Disability Policy News

November 9, 2020

Disability Policy News logo, every Monday, from the Association of University Centers on Disabilities (AUCD) Disability Policy News logo, every Monday, from the Association of University Centers on Disabilities (AUCD)
                 November 9, 2020   |   Vol. MMXX, Issue 45

list with check marksElections 2020

On Saturday, multiple news outlets projected Former Vice President Joe Biden will be the next President of the United States after he passed the threshold of 270 electoral votes. While several states continue to count up final absentee and provisional ballots, it is extremely unlikely that these final votes will alter the final outcome. At the time this was published, AP has called 290 electoral votes for Joe Biden and 214 electoral votes for President Donald J. Trump.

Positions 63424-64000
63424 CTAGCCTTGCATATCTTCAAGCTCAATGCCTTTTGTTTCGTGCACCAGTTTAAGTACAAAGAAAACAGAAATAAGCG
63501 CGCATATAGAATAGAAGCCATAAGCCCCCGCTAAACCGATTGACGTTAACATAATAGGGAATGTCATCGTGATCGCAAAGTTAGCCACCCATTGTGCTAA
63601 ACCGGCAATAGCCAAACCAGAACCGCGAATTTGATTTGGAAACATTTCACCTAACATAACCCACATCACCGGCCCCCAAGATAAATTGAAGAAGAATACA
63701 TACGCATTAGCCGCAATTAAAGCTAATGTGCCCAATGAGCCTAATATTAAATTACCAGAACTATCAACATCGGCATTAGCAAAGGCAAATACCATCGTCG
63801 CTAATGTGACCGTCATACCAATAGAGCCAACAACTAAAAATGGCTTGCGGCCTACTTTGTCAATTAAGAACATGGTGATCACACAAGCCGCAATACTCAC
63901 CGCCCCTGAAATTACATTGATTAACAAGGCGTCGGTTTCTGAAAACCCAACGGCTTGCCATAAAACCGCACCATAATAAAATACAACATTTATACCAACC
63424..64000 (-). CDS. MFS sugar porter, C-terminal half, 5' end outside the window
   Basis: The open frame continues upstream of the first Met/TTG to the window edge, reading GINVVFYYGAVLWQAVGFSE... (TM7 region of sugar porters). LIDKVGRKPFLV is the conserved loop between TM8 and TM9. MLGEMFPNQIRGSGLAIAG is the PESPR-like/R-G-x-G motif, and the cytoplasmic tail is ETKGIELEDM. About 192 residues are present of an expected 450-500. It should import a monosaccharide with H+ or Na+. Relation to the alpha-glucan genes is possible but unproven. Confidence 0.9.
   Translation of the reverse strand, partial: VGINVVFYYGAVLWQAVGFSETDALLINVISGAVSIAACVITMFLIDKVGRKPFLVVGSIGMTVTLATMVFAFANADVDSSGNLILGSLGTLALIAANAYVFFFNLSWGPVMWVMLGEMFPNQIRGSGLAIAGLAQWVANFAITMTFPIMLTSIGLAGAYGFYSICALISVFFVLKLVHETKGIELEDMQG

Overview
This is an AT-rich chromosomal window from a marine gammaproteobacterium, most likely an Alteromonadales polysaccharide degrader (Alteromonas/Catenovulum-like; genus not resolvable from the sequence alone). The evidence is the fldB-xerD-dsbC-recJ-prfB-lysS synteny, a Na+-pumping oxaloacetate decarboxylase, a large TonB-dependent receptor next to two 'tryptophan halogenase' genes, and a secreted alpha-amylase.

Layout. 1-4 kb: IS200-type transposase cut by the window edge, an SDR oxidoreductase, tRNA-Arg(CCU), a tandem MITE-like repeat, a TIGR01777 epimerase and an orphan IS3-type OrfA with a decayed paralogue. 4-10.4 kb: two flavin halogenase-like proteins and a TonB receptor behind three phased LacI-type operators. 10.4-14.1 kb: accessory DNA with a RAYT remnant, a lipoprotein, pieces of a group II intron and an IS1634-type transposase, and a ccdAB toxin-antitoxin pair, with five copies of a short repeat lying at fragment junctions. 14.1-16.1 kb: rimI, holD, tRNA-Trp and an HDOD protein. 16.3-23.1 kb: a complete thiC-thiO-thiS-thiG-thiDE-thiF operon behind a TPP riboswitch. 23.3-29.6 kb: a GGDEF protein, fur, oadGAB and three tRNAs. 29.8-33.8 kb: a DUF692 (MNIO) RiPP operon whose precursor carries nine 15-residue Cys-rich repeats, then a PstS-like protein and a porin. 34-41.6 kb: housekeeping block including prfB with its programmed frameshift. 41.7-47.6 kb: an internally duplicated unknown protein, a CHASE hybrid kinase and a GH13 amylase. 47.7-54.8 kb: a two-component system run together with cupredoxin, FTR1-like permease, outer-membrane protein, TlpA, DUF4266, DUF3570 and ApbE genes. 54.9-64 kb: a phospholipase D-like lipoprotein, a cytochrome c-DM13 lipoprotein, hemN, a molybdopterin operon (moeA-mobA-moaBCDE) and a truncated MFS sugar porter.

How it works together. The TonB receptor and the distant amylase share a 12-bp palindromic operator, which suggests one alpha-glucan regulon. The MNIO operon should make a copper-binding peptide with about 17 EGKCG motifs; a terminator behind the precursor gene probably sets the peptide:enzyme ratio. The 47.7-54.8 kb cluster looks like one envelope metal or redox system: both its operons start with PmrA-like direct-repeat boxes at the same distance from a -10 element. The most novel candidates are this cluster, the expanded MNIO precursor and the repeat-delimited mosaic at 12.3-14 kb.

In the House of Representatives, Democrats have won 215 seats and Republicans have won 196 seats. Results continue to trickle in for an additional 24 House races, one of which will go to a run-off. It is expected that Democrats will maintain their house majority with at least 218 seats.

Of the 35 seats up for election in the Senate, Democrats have won 13 and Republicans have won 18. This puts the breakdown of the full Senate at 46 Democrats, 2 Independents, and 48 Republicans. Several states continue to count votes, and Georgia will have two runoff races on January 5th. It is likely the outcome of those runoffs will determine control of the Senate.

Plain language:

  • Joe Biden will be the next President of the United States. He will become President on January 21st. The new 117th Congress will start meeting on January 3rd, with Democrats in charge of the House of Representatives and the Senate still undecided.

What it means to you: